Why I Love: Collectathons

I dug up every artifact there was to find in the new Tomb Raider. I stepped on every antlion grub in Half-Life 2: Episode 2. I snagged every single feather in Assassin's Creed 2, and scrounged up all the rant-filled post-it notes Assassin's Creed Black Flag. Memory fragments, diary entries, special coins, silly glowing rocks: I've collected them all, and have loved basically every minute of it. Not because I think these things are of consequence - nobody actually needs 100 gold skulltula tokens - but because they give me a wonderful sense of accomplishment, and make me feel more connected to the world in which I found them.

That might seem like an odd thing to say, as the current wisdom is collectathons are an overdone nuisance at their absolute best. But where others see inherent awfulness, I see an issue of implementation, because good collectathons know how to make what they're putting down worthwhile enough for me to pick up. Take for instance the collectathon of collectathons, Banjo-Kazooie. Your task in this game is to collect 100 puzzle pieces called jiggies (10 in each of the nine worlds, and 10 more in the hub world) and a whopping 900 musical notes, all of which can be hidden just about anywhere (including, and this is true, in the u-bend of a giant toilet). The collection-averse probably shudder at the idea of that much gathering, but the thing about both jiggies and notes is that they serve a critical function for the game: you can only access new worlds by completing associated puzzles with the jiggies you collect, and notes open doors to each floor of the hub world so you can progress.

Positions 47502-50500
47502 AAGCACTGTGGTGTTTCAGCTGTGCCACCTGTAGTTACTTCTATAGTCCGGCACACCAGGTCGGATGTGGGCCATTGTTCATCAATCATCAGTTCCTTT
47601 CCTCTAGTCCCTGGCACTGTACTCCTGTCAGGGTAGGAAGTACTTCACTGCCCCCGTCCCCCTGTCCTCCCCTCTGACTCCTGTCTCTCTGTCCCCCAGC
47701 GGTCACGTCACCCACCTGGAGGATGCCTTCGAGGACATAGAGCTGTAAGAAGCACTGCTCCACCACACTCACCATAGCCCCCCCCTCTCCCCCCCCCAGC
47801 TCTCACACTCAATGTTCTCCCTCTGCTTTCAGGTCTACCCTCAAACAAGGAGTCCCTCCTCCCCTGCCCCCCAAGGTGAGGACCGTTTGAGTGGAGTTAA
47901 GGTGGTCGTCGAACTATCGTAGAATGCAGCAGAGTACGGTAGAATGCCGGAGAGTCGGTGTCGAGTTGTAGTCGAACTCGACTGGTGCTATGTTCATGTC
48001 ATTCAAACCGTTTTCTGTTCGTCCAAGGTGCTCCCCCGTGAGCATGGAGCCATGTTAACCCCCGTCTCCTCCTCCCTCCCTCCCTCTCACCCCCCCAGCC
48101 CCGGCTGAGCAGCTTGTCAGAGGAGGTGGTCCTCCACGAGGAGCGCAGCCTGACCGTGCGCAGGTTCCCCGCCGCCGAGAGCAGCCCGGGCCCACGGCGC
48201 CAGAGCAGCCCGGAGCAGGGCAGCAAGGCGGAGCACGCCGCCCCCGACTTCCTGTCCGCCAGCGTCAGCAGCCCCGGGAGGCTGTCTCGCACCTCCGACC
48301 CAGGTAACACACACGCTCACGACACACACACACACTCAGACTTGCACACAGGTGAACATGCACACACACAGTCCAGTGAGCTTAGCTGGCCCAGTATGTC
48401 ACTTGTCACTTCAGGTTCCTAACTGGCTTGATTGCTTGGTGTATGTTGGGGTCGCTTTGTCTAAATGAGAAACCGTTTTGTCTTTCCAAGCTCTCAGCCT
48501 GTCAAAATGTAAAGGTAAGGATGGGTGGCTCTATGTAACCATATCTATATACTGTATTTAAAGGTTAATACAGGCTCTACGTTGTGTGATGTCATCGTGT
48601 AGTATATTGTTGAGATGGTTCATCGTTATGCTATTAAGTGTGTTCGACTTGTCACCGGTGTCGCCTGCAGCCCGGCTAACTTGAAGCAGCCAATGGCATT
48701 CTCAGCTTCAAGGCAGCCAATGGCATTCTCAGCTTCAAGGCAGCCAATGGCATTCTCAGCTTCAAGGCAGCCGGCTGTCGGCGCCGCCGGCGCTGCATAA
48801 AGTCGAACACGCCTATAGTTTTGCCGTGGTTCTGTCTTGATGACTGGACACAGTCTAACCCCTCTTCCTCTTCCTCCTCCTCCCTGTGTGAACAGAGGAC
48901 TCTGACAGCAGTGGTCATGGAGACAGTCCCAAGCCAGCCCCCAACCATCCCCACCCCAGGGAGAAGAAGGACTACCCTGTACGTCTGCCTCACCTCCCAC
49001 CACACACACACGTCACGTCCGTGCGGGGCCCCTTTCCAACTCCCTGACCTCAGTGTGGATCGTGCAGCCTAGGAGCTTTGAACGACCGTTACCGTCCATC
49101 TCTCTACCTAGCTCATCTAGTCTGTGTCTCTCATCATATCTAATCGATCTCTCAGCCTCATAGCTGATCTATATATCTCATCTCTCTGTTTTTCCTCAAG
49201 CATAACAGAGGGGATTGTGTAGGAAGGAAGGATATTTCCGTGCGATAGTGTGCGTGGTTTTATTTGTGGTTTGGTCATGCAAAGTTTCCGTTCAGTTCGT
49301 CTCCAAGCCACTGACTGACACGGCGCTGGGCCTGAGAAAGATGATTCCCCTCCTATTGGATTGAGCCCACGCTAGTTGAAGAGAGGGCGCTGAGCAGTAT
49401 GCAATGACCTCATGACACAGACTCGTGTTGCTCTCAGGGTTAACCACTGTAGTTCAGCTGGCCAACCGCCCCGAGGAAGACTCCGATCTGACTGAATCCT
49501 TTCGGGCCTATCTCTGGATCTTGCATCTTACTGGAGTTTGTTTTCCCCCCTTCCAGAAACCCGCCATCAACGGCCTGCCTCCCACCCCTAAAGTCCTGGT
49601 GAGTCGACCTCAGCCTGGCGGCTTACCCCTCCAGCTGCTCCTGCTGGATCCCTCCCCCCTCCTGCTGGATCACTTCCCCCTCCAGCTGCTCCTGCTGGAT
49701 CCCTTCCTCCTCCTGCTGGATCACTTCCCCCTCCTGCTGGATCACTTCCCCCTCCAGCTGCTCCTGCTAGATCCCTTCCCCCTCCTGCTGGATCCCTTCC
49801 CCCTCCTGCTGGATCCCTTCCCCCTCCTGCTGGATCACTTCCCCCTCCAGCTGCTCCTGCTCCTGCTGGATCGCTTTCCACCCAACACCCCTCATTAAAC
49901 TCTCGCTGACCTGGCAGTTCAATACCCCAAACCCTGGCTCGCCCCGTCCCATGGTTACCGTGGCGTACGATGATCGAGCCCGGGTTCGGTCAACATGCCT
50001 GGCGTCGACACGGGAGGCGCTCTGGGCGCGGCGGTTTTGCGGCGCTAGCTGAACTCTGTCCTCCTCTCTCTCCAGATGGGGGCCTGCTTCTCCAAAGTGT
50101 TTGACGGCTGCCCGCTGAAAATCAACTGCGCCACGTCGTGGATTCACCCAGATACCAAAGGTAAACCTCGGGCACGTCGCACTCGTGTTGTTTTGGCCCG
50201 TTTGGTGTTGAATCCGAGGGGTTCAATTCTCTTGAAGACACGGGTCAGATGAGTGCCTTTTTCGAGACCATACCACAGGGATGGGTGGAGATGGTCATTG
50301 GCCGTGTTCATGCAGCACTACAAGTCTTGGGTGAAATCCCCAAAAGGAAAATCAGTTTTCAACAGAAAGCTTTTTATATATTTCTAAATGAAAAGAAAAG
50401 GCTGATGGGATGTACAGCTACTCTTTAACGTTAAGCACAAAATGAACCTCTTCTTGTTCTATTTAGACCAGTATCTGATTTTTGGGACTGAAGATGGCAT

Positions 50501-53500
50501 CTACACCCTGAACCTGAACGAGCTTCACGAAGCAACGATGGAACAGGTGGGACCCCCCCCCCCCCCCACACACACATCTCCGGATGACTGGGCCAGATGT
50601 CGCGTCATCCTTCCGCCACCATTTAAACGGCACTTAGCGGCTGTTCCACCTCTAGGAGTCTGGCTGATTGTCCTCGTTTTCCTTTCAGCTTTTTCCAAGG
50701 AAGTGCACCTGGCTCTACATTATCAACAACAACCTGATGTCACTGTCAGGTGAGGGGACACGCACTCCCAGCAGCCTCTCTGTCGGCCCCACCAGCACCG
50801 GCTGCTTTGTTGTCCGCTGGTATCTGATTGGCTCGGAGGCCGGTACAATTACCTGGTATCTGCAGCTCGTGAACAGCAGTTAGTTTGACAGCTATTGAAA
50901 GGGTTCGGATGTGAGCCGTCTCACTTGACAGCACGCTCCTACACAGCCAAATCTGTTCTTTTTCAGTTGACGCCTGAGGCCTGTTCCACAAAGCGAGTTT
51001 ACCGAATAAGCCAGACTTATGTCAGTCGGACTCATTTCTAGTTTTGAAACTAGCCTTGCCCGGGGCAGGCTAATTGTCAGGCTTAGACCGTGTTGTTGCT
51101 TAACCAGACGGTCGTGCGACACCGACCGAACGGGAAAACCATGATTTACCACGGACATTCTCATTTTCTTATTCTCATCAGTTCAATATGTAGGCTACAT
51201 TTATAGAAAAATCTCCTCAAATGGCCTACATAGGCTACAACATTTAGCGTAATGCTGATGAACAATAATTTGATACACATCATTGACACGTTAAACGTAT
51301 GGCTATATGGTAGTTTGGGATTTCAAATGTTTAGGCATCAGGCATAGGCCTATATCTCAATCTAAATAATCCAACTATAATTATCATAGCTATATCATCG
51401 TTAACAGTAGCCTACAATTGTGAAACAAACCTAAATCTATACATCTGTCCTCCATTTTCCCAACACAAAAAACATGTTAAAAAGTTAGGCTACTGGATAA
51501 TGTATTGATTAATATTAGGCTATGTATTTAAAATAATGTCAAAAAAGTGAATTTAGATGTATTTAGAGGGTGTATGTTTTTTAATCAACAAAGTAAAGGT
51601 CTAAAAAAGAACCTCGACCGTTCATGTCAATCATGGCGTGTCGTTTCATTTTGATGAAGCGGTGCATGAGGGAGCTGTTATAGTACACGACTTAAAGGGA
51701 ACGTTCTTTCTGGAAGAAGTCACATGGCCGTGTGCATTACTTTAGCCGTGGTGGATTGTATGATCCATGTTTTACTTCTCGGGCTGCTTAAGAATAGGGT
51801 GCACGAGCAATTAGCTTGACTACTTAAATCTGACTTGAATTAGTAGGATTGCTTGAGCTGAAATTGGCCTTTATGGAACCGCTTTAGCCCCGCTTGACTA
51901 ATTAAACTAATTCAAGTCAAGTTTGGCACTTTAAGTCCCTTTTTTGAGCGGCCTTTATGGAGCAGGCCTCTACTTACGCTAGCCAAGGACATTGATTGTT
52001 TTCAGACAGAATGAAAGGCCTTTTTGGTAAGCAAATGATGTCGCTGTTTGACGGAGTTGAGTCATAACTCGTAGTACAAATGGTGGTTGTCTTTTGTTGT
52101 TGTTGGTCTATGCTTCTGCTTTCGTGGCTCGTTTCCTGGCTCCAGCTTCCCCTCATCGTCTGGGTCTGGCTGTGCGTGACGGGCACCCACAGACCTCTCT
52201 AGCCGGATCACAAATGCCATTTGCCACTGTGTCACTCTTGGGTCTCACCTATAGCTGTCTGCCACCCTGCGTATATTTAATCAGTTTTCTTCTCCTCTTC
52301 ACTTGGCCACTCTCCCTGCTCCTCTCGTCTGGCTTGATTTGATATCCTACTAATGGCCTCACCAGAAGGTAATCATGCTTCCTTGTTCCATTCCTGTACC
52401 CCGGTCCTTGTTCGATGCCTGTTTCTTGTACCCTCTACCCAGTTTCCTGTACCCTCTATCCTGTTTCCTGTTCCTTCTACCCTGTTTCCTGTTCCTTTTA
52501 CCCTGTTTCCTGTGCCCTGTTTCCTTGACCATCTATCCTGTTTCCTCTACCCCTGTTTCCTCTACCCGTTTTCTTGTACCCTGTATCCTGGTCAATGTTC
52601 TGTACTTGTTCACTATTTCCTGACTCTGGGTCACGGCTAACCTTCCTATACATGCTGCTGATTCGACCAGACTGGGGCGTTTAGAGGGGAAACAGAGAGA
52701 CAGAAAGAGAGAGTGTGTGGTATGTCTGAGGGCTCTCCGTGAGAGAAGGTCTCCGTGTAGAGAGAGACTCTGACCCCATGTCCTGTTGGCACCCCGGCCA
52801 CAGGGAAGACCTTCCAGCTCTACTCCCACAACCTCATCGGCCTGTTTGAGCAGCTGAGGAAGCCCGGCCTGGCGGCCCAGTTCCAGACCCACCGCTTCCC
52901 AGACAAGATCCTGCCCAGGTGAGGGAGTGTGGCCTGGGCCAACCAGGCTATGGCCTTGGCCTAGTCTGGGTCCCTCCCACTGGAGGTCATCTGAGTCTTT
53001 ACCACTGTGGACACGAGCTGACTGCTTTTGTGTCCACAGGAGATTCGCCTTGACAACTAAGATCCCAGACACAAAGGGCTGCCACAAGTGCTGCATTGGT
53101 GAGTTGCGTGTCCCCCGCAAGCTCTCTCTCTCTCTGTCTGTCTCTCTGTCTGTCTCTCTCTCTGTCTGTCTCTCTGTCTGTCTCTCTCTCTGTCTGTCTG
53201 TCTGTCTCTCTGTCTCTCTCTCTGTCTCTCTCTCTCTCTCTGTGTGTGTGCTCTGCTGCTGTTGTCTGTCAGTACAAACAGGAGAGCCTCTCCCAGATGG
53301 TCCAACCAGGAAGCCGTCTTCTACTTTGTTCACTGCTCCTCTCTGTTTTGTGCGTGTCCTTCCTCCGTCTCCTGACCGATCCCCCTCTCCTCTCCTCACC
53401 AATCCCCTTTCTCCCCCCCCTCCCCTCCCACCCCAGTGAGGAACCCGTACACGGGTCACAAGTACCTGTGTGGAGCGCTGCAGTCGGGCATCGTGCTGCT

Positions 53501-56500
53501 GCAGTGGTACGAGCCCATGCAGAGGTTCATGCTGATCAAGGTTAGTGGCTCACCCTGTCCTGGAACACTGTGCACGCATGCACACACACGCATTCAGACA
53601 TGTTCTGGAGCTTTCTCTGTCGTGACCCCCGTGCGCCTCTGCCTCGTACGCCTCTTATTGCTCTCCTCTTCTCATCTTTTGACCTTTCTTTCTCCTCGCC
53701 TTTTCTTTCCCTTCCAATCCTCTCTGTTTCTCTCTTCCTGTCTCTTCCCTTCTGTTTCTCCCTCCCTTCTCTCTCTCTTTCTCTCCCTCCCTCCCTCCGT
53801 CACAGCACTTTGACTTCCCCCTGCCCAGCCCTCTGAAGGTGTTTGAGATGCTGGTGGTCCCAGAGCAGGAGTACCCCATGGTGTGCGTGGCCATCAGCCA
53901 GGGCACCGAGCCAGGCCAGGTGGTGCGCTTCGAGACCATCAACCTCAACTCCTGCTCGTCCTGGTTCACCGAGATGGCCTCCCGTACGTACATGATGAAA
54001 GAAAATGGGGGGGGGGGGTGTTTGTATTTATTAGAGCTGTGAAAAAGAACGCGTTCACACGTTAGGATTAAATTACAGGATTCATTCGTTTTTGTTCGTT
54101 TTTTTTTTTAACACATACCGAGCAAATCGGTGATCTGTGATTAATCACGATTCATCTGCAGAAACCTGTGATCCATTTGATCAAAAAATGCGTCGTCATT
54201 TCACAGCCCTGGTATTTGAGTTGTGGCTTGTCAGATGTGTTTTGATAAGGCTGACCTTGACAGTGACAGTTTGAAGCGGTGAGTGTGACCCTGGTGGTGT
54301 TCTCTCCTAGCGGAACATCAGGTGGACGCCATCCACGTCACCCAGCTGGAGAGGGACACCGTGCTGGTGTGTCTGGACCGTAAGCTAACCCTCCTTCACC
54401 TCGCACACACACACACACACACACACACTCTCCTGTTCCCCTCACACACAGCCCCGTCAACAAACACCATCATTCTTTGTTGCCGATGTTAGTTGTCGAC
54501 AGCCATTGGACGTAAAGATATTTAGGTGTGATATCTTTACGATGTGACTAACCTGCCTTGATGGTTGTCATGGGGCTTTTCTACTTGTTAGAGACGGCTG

It's also not mandatory that you collect every single one of each, as you only need about 80% to make it to the final boss. Doing so, however, nets you special bonuses for the end fight, like extra projectiles and invincibility items. In opening up the bonus door, I felt an immense sense of victory even before I'd put downed my nemesis, and I knew every note I grabbed along the way got me a little closer to that goal. The joy of seeing my efforts bear fruit made the struggle and perseverance well worth it.

In addition, collectathons compel me to explore every corner of a game world, helping me learn about and feel connected to it in the process. While a game environment may be beautifully designed with a plethora of wonderful details, if there's nothing there for me to interact with, I probably won't bother straying from the beaten path. But scatter collectibles throughout that are worth finding, and I'll happily scrounge the four corners of that land searching for them, and end up seeing much more of what the game has to offer.

There's a caveat to all this though, in that the collectibles have to actually be relevant in order to get my attention. While I was happy collecting the post-it notes in AC: Black Flag (because they detailed the inner thoughts of a madman who was out to get me for reasons I didn't yet understand), getting the Animus fragments in that same game was an absolute slog, because they served no function except to exist. The only reward for tracking them all down is getting the numbers on either side of a backslash to match, so why bother?

Give me the audio diaries in BioShock, which help me piece together the rise and fall of Rapture and lead me to the places that suffered the most. Give me the lost memories in Alice: Madness Returns, that show what happened to Alice's family and what parts of her life determined the shape of Wonderland. Give me the thirteen songs in Ocarina of Time, which further my journey through the use of ancient, lore-coated magic. Overall, give me something meaningful that pushes me to explore the game, and lets me feel a sense of accomplishment when, many hours later, I finally ferret them all out. Do that, and I'll happily collect half-rotted bowls and tiny troll action figures. One down, ninety-nine to go - let the adventure begin.


Associate Editor at GamesRadar, lover of FPS's, horror games and stealth games. If you can see her, you're already dead.
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